• When you get to the level of charging $2500 and $5000 per speaking engagement, you are on your way to be in the “paid professional speakers” ring.

When to Charge

  • Networking Groups.  These groups almost always do not pay a fee.  However, you should be able to sell your products and programs at the end.  Plus, you can provide a feedback sheet to provide a way for people to tell you what they want from you.  If you have a speaker fee, let them know what it is, but you are willing to waive it in exchange for promoting your product(s).
  • Churches.  Churches usually have budgets so you want to let them know your fee.  You would apply the scenario detailed above.
  • Industry Conferences.  Typically, large conferences pay for their speakers, but it can be highly competitive if you don’t have a track record with them.  There is usually an application process and in some cases you have to provide a short video of you speaking.  If you are serious about getting paid speaking engagements, then you may want to pursue this market.  Remember, however, that there are some conferences that do not pay for speakers, so you’ll “waive” the fee in exchange for promoting your products or providing your own feedback form.
  • Corporate Meetings.  Another great place to get paid speaking engagements are corporate meetings.  These may be harder to get into, but not impossible.  Although the paid speaking arena has changed in the last few years, it still exists and is based on brand/reputation which translates into the value you bring.  You definitely what to charge to speak at these meetings and charge the higher fees ($2500 on up plus a flat fee for travel expenses).

There’s a lot more that can be said about charging fees and when to charge.  But, it all boils down to how you want to get paid (fee vs. selling product/getting new clients) and what the market is willing to pay you.  What has your experience been?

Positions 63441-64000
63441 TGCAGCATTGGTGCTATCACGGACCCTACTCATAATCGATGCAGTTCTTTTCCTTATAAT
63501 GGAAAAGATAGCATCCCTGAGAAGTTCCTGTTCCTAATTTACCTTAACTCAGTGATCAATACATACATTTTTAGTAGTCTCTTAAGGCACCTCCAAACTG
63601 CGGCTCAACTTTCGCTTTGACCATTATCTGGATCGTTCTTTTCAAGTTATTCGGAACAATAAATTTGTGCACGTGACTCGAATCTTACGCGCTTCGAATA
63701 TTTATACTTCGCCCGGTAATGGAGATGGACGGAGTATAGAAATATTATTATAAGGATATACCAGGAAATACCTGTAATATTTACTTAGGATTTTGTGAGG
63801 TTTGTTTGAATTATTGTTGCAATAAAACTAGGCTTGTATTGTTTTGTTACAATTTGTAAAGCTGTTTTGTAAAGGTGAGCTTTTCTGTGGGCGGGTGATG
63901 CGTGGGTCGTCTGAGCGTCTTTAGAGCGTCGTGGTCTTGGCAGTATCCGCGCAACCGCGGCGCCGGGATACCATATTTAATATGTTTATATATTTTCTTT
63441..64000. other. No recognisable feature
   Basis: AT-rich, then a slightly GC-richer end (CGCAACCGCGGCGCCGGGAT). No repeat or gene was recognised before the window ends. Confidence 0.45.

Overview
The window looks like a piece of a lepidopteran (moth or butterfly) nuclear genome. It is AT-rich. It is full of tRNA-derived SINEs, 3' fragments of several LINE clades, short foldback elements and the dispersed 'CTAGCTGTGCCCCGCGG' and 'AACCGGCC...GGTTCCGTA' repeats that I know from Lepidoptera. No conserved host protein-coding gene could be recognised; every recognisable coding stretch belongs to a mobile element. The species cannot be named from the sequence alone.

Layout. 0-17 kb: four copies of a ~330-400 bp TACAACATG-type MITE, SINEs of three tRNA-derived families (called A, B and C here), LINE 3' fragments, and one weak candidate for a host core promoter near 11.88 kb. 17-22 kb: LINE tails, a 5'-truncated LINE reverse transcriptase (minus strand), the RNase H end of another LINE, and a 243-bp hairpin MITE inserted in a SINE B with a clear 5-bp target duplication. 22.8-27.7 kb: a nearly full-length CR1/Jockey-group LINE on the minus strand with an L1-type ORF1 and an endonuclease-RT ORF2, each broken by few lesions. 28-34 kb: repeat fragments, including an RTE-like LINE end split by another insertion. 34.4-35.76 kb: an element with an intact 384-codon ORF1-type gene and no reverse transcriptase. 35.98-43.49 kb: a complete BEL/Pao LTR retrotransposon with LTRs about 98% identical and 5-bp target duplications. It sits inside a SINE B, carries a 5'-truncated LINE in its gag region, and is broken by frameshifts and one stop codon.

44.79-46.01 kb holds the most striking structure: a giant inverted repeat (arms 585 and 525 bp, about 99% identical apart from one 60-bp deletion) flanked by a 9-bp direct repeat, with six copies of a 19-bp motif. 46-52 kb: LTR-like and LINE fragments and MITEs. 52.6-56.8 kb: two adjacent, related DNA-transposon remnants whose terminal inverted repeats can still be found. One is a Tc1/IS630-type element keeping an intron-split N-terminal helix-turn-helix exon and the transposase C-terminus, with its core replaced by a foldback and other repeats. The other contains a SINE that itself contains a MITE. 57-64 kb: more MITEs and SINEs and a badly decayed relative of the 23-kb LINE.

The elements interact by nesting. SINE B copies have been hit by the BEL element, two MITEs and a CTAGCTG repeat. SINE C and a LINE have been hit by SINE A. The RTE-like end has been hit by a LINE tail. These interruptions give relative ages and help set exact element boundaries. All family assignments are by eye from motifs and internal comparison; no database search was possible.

Pam Terry
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  1. Maryann Candito says:

    What a great article, thank you so much! I am in the processes of publishing my first book and have been wondering about speaking gigs and fees. I love the synchronicity – when I need info it shows up at the right time! And your information was very thorough and hit points I wouldn’t have even thought of. Many thanks again!

  2. Pam Terry says:

    Thank you Maryann. So glad that it was on point for you. If you would like to get updates to my blog, I hope you’ll sign up for my mailing list. I appreciate your encouraging words.

  3. Kim Nishida says:

    OK, you just blew my mind with “always charge a fee, and, in certain instances, you waive your fee”! That gave me a major shift in my perspective about the value the speaker brings to the audience. I think it’s very easy to fall into the mindset trap of thinking we’re asking someone to do us a favor by granting us permission to speak in front of an audience. I’d much rather come from a place of, “I’m bringing so much value to this audience…” That’s just excellent!

  4. Pam Terry says:

    Exactly Kim! I like to say that we are all Guru’s because we are experts in our areas and have so much value to bring to people. And, remember what Guru spells – Gee, You Are You!!

  5. Wendy (The Local Cook) says:

    Thank you so much for a great perspective! I love the idea of increasing the price until you get pushback 20% of the time. I have been trying that with my consulting rates and am still raising them 🙂

  6. Pam Terry says:

    Hi Wendy! You inspired me with this topic – you posed such a great question. Thanks for that. Glad to hear that you are able to raise your rates.

  7. Nicholas Harper says:

    Very interesting and very helpful article.

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These are the EXACT same steps I used to position myself as an expert and profit from speaking in less than 6 months.